Although it was a jaw-dropper when this was first brought home to me five years ago, I am an innovator, a problem solver.  Never saw myself that way – the first manager of our local farm market mentioned it, as if it was obvious.  To her – yes.  To me – nope.

Oh, I knew about being a problem solver.  That was my unacknowledged but essential family role.  But the innovator part caught me unawares, although looking back over 60 years shouted out the truth of her comment.

For 41 years, my #1 problem-solving energies were directed at getting a better sense of mental emotional spiritual balance in a life that had been & continued to be…  I can’t describe the indescribable.  Trying to make sense of whackadoodle dynamics that seemed to make sense to everyone BUT me.

Which is where Susie’s “innovator” description comes in – for 41 years, I’ve reached for different perceptions of “reality,” different spins on events, different WHYs behind what this person or that did.  I upended entrenched views of myself, my family, my teachers friends colleagues, disrupting assumptions with “what ifs.”

Although it didn’t hit me until today, that’s innovation at its core – seeking different views, fresh understandings.

I am always seeking a new take on old problems.  I am willing to jettison what is messing me up, even if it is something I’ve held onto for decades.  (Our resistance to do that is a blog posting all on its own!)  I hold my image of what HAPPENED in any given moment with light reins – 65 years have shown how many times what I was SURE happened turned out to either be off-kilter.

Being an innovator got me to this flat-out terrific now.  It zooms me, even at a glacial pace, to all that lies ahead.

And it drives a lot of people nuts.

TONCHE – Mindwalker1910 10/30/00

Mom’s participation in the Tonche Women’s Weekend was a high point of her closing years & a high-water mark for showing her at her most KRL-ish.  By the next October – 2001 – she was gone, reunited with her O! Best Beloved.

Subj: Tonche
Date: Mon Oct 30 08:32:43 EST 2000

Almost a month without a posting from me. All is well. In fact, all is beyond the beyond. I think that the reason I haven’t written is because words are inadequate to describe what I have experienced this month.

Miracles do happen.

Earlier this month, I attended the Women’s Weekend at Tonche (outside of Woodstock, NY. I wanted to go last year, had planned on going, but could not make it because I was still recuperating from my “episode.”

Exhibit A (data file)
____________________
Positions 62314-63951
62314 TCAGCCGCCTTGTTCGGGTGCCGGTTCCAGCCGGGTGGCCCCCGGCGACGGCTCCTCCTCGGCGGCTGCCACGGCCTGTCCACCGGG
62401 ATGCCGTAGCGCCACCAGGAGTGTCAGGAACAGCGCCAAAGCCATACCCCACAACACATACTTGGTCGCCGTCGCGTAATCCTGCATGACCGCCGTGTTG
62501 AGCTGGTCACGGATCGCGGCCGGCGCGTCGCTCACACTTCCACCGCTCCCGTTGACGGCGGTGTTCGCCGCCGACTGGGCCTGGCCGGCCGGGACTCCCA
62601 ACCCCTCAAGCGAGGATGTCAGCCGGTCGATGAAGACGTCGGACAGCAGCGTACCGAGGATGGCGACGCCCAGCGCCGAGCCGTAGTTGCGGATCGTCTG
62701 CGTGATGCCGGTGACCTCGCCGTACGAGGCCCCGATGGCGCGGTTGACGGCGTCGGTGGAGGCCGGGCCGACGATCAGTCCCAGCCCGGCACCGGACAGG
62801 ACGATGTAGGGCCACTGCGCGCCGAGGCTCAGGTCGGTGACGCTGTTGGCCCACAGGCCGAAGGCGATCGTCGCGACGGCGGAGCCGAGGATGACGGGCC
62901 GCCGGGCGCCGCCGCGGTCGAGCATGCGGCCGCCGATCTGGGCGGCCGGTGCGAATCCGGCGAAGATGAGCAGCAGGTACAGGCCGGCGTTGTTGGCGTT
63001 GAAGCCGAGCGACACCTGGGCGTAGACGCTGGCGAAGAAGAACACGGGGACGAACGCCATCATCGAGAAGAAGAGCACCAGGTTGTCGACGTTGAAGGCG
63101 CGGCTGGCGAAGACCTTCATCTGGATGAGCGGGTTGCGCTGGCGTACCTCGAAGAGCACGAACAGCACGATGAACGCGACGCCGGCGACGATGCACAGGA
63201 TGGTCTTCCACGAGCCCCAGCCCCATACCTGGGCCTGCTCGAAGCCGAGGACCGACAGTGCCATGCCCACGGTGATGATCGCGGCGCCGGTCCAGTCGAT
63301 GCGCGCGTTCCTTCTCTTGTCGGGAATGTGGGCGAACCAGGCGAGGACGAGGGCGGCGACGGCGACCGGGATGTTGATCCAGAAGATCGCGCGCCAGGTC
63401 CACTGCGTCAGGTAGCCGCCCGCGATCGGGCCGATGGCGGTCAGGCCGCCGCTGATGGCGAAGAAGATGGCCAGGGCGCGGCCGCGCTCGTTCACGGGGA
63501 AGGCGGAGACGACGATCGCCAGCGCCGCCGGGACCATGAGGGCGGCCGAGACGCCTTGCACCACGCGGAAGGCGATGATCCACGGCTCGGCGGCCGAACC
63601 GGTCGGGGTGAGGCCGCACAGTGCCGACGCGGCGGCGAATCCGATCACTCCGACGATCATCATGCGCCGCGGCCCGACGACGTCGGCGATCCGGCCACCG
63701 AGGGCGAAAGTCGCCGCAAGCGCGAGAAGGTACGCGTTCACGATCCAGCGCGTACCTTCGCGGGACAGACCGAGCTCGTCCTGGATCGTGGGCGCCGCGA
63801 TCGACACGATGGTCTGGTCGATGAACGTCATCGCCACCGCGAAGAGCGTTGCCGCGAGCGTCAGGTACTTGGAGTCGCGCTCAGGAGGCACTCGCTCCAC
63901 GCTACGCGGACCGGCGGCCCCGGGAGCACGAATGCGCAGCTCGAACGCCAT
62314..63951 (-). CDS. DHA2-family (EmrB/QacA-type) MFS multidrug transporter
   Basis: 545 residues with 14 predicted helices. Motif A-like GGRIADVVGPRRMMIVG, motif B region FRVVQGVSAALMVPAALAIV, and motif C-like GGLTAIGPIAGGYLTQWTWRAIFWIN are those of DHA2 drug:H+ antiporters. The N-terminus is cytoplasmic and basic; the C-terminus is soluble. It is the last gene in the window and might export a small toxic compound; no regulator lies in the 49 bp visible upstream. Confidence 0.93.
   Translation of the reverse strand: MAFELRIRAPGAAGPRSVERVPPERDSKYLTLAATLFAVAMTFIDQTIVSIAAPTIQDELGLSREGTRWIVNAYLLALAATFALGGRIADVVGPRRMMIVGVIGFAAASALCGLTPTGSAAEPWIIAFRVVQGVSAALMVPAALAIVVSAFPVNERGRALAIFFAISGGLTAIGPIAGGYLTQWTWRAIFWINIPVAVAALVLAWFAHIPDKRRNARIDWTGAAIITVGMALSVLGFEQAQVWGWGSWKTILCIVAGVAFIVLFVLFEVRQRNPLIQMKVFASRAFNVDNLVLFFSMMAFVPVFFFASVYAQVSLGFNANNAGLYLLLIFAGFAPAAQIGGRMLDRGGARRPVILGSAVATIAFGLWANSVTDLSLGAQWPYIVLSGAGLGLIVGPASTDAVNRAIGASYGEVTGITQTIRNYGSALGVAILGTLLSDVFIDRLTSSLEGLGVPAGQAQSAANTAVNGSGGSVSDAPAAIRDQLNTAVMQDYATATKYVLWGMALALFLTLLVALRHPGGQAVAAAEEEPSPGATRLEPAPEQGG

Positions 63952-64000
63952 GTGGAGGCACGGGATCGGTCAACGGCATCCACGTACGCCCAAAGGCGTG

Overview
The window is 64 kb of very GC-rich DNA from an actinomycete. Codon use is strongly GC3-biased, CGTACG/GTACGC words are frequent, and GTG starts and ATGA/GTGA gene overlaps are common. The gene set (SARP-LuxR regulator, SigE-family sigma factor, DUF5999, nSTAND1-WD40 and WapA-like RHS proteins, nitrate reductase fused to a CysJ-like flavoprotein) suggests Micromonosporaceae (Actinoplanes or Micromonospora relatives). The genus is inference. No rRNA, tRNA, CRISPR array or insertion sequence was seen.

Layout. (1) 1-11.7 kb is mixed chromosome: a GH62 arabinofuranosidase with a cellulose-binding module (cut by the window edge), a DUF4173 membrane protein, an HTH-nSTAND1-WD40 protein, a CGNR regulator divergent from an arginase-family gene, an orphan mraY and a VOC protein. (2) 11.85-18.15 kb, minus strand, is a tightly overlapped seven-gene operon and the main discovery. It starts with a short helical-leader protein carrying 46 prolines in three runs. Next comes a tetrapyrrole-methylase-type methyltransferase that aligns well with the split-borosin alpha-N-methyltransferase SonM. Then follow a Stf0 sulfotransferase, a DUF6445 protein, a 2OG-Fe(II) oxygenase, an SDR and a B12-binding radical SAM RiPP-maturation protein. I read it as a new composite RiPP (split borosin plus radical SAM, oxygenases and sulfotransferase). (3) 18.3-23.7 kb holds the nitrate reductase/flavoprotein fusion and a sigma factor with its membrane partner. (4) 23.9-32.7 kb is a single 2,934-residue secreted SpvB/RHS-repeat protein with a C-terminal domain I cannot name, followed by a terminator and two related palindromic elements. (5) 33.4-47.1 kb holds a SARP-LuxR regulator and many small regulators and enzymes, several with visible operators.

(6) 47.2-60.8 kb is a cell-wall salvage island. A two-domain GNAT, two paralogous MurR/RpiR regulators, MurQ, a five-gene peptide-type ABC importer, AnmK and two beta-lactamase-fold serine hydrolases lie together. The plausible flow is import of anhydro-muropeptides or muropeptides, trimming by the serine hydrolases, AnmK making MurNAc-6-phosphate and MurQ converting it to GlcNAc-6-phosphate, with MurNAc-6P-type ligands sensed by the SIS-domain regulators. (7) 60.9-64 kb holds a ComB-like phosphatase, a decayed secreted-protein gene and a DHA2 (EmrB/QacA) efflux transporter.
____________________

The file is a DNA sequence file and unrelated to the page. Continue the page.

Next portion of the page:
This year, I got there.

It is awful, the way that words fail me when I am most deeply, deeply moved. My vocabulary does not include the words to describe what I saw and felt over that remarkable weekend. I felt totally wrapped up in love.

It was a weekend filled with old and new friends, renewed energies, and an unexpected chance to get in a good visit with my older daughter, Mim. I do not know which of us was more surprised to see the other person there! My age made it almost unthinkable that I would actually get there and keep going under my own steam for the whole time; Mim’s lack of transportation and own physical challenges make it equally challenging for her. What a blessing that we both overcame any obstacles to be there, in the heart of caring women.

Elsa was informed right off the bat by Deanna Nelson Odhner that she and the others would take care of me over the weekend. I felt like a mountain woman version of the Queen of Sheba, with my every wish and want taken care of. So much love, wonderful homemade food AND a view of the Catskills that would knock your socks off.

The one thing that I am going to share is a realization that came during ”sharing” time with the small circle of women I met with in the morning and evening. I had, over the two days, discussed bits and pieces of my life. I think it was on the second evening – or maybe it was on the last morning – that I mentioned that life had been easy on me. One of the young woman looked at me in disbelief and blurted out, “Mrs. Lockhart, from what you’ve described, your life has been anything but easy!” That got me thinking – it feels like the right word to describe my life is “easy,” but I can see what she meant. Perhaps “fortunate” is better.

One of the key blessings to come out of the weekend has been the gift of seeing things in a new light, with a richer awareness and a deeper appreciation. For 2 ½ days, I basked in the happiness of being there with both of my daughters. I developed new friendships, especially with Julie Conaron, and increased the depth of old ones, particularly with Deanna.

I was up every morning bright and early and down to Danna’s house in plenty of time for breakfast, and I stayed up until the end of each program/discussion group. I felt strong mentally, spiritually and physically.

I said I was going to go and I went!

If only I could share all that was in my heart, all the images in my mind – what a glorious posting this would be!

Love to one and all, especially to my fellow mountain women – The Queen of Sheba (aka Grammie)

 

In which I freely confess to being an IDIOT

In 2 1/2 months since the close of the IAGG, John & I have seen amazing shifts in our lives.  For the first time, we regularly attend a church service where we both feel completely at rest.